GOP lawmakers say that partisan school boards would provide greater transparency for voters, but Democrats and other critics argue that nonpartisan boards should serve all families in Florida’s massive education system rather than cater to a particular political party.
The voters would be the ones to make the decision — through a Constitutional amendment on the ballot — if the proposed legislation is successful in the 2023 session.
And that's exactly where Rep. Doug Bankson thinks the legislation should be.
"When it comes to the school of thought (no pun intended) regarding partisan school board elections, it is quite a mixed bag of opinions," said Bankson, the State House District 39 representative, which includes all of Apopka. "Some press for disclosure for the public to know where candidates stand, while others believe it will create divisiveness. I could list arguments both for and against. The fact is that for the large majority of Florida's history, school board elections were partisan, but that alone is not a reason to do the same. The partisan division may have a net result in a lockout of the party in the minority and leave a large segment feeling they have no choice. The focus needs to be on what will produce the best environment for education, and coupled with school choice options, there is a new frontier for parent-led, student-focused education. The proposed bill puts the issue to a public referendum, and I’m comfortable with letting the voters decide. From there, we must all learn to work together and make educational excellence and student preparedness the goal."
Bankson voted in favor of the bill.
The legislation, SJR 94, is now heading to the full Senate for consideration. The state House has already approved the measure.
Florida voters would determine if the races for non-partisan district school board members should instead be partisan affairs, potentially teeing up for partisan politics in 67 school districts across the state.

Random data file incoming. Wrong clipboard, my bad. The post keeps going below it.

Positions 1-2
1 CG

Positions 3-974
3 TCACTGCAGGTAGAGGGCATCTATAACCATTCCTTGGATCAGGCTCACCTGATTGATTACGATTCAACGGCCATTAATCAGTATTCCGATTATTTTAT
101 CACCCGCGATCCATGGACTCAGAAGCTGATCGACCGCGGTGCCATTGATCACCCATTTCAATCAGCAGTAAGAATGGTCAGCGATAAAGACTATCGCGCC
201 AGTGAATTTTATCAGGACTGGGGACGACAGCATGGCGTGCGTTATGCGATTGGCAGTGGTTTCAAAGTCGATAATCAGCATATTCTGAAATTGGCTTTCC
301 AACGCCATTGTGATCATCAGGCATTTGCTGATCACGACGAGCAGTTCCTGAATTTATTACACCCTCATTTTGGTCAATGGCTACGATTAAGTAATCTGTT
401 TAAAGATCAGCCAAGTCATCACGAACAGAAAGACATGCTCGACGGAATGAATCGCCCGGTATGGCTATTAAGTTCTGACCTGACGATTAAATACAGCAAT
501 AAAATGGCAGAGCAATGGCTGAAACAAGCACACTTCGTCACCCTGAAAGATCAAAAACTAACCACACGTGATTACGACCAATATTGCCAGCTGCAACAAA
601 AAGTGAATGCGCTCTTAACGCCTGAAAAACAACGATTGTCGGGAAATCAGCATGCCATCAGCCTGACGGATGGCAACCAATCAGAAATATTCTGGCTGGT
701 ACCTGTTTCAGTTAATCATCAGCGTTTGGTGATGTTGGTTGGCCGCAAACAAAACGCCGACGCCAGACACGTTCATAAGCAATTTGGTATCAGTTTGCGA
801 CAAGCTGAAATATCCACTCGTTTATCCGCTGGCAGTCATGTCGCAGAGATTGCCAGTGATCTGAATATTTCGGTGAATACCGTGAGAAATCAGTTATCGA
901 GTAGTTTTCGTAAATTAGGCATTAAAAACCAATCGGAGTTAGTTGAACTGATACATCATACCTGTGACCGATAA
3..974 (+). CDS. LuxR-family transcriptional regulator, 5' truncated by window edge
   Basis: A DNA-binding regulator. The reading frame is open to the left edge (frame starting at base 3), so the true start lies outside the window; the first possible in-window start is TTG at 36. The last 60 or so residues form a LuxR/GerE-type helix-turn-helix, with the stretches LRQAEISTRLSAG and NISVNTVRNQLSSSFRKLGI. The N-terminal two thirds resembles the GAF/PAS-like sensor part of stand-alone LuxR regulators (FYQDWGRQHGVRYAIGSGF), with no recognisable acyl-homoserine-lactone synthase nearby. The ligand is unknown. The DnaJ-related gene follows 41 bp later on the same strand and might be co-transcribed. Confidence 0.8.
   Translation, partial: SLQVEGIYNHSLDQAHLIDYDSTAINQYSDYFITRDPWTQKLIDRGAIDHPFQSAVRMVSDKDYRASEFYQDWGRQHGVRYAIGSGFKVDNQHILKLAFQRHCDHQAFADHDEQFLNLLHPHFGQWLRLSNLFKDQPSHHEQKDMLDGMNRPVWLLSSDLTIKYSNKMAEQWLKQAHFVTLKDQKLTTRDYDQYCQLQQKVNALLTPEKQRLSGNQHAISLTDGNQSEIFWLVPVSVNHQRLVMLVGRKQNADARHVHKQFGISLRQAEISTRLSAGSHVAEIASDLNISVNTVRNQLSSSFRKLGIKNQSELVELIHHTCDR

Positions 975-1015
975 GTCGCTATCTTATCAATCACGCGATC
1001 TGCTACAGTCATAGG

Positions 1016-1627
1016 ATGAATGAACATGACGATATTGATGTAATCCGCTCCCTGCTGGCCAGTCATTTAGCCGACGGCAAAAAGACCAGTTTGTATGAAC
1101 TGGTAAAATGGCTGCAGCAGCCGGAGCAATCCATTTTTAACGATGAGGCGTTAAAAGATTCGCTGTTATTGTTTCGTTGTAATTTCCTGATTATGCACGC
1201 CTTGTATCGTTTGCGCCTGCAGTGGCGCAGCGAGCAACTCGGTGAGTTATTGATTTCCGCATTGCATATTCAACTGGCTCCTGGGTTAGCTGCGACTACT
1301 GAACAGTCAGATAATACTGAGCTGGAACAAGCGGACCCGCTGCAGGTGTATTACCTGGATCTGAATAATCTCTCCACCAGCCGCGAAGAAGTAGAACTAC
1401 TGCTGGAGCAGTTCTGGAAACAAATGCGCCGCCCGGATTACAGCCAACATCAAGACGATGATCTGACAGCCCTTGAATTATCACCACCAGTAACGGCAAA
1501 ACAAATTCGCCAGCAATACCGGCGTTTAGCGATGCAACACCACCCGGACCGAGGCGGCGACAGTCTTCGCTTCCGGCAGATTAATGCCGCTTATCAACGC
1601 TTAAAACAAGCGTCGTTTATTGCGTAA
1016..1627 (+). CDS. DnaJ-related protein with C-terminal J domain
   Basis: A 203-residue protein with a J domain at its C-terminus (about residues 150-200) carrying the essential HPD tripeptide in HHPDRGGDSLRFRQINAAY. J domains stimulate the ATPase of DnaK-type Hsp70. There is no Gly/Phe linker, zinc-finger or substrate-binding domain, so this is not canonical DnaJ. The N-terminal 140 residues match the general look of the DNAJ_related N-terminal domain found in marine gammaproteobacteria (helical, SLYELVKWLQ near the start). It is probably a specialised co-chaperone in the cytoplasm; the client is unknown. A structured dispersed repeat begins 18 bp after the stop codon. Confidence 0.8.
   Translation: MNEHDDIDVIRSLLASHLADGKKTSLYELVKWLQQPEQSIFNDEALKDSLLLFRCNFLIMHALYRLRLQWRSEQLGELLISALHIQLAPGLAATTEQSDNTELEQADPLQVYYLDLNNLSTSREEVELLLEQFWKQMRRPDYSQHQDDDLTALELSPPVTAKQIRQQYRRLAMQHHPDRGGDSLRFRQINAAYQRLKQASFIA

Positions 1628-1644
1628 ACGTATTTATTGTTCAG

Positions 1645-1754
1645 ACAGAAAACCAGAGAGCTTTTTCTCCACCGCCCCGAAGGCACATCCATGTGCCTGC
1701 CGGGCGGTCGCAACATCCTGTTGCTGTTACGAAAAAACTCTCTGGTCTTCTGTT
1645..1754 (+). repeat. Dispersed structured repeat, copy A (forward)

The bill would be presented as a constitutional amendment on the ballot of the next general election or at an earlier special election to make school board races partisan and signify whether a candidate is a Democrat, a Republican, a different party all together, or even not affiliated with a party.
The legislation finished its final committee stop Tuesday morning during the Senate Rules Committee after very little discussion from the lawmakers, though some Democrats voted against the bill.
Sen. Joe Gruters, a Republican representing parts of Manatee and Sarasota counties, is a sponsor of the bill. He argues that the partisan school board elections would provide greater transparency for voters. He was formerly the chair of the Republican Party of Florida and argues that “all these elections are partisan.”
“You can say I’m an expert in partisan politics because I was the chairman of the state party and longtime chairman of my local party,” Gruters told lawmakers Tuesday. “And, I want to say, all these races are partisan now. What we’re doing is we’re pulling the bag off of people’s heads, allowing people to have full knowledge of where people stand.”
While those Democrats who opposed the bill did not discuss their opposition on Tuesday, previous opposition to the legislation argued that school board elections should remain nonpartisan.
Melissa Byrd, the Orange County School Board Member representing District 7 (which includes Apopka), is already frustrated with the politics she is experiencing during meetings.
"I’m focused on our students and teachers, not political games in Tallahassee," Byrd said. "But from what I’ve seen, only extreme partisans think politics should be in schools. I have witnessed a disturbing change in my time on the school board over the last few years. Valuable time and energy that should be dedicated to education policy and practice is now dominated by refereeing political fights. It doesn’t make our schools better, and it’s hurting our kids and their education."
Another concern with the bill involves No Party Affiliate voters who would be cut out from the part of the election process of school board candidates, as Florida is a closed primary state.
Meanwhile, the House version of the bill has already been approved by the full House on a 79 to 34 vote, with Democrats in opposition to the legislation. Both the House and Senate will have to approve the same legislation before it goes to Gov. Ron DeSantis.
Florida Phoenix is part of States Newsroom, a network of news bureaus supported by grants and a coalition of donors as a 501c(3) public charity.
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